Far too often, the people and communities hardest hit by natural disasters are those least equipped to survive them. In our work for the state of California’s emergency preparedness campaign “Listos California,” we helped highly vulnerable populations get ready for wildfires, earthquakes and floods, and addressed the urgent public health crisis of COVID, as the pandemic started and raged on through 2020 and 2021.

To help, we worked closely with community-based organizations who received grants to work with targeted populations, including people of color, people with disabilities, agricultural workers, rural communities, and older Californians.

We developed an informal advisory group from distinct populations to guide our work.

We worked from public opinion research to create foundational messages, a look and feel for the campaign and an array of curricula tools, community-based toolkits and more, including:

  • 1-hour and 15 minute long presentations
  • A 16-panel Disaster Readiness Guide that was distributed statewide in large quantities
  • A mental health guide – called First Aid Kit for the Mind
  • A 7-day text-based course in x-number of languages
  • A guide for unhoused Californians on how to prepare for disaster (based on survey-research with homeless people throughout the state)
  • County resource guides

We also worked with state and county officials to create customized Disaster Directories for all 58 counties in the state in both English and Spanish. Each directory provides: a brief profile of the county’s disaster risks; relevant vulnerabilities of its residents; state and local alert resources; resources for people who are medically dependent on electricity; as well as state and county resources on COVID-19.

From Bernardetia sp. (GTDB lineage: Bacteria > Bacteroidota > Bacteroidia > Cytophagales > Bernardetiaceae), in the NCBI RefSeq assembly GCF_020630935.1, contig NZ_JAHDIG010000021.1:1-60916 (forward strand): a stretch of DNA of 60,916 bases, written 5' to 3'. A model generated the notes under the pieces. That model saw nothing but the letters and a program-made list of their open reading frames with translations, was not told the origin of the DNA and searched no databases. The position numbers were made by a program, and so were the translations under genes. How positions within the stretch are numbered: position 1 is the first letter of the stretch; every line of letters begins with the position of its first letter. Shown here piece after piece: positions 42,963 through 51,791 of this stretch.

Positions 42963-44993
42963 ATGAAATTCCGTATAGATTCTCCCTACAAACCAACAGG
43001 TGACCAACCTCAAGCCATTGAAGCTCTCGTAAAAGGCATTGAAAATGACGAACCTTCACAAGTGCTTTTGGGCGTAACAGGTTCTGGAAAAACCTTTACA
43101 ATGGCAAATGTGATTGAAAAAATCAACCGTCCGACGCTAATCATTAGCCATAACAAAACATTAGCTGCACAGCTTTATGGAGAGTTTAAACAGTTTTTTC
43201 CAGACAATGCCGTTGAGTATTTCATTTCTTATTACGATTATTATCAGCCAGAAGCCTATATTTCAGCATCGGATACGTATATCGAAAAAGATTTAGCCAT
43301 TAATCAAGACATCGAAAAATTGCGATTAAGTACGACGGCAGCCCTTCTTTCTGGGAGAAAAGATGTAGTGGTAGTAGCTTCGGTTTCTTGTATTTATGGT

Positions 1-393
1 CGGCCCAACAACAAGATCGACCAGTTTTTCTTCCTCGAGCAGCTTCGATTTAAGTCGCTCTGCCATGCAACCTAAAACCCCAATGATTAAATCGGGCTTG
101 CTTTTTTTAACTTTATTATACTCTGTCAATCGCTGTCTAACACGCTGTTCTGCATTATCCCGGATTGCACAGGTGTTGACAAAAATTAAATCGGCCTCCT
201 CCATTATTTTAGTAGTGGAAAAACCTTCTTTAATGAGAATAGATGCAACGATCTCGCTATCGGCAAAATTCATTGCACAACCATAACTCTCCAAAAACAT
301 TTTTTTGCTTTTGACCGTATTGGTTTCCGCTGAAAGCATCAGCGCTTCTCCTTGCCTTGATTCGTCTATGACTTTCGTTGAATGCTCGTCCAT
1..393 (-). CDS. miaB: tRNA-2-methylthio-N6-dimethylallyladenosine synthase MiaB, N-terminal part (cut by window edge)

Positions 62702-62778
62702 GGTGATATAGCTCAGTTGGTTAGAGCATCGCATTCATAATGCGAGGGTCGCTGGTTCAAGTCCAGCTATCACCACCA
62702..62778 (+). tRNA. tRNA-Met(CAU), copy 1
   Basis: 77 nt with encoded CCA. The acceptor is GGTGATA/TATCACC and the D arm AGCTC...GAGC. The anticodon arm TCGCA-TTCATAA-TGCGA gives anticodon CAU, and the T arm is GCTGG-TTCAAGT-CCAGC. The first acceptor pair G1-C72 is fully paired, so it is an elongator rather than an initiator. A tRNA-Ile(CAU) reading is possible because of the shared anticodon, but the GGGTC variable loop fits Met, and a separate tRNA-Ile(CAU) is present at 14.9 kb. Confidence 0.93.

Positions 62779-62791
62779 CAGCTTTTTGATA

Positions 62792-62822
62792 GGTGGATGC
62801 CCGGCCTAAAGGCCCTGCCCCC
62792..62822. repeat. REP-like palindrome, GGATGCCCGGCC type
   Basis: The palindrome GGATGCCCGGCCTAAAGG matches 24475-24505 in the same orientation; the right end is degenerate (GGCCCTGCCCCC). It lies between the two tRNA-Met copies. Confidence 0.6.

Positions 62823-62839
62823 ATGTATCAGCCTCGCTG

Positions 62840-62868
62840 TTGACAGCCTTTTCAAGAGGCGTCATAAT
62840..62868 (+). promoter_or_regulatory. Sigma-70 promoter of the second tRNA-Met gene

Aiming to bridge the gap between people in harm’s way and alerts and information that can save lives, we created customized, research-based curriculum, easily accessible from the online resource directory we also built in addition to print, and other, formats.


  • Our team worked closely with CalOES staff as well as county officials, community based organizations, and other local leaders to ensure the content of all curriculum matched the unique needs and priorities of each county and each targeted community.
  • Working with the same partners, we helped select various distribution methods to meet the state’s residents where they are. These included grocery store campaigns to distribute literature, text message campaigns, 1-1 phone calls, billboards, transit stop signs, wrapped trailers, social media platforms, and more.


  • Prior to this campaign, the state of California had never worked so closely with each county, or with targeted communities, to produce such customized products. Though the campaign has been paused, the materials are still in use by stakeholders statewide.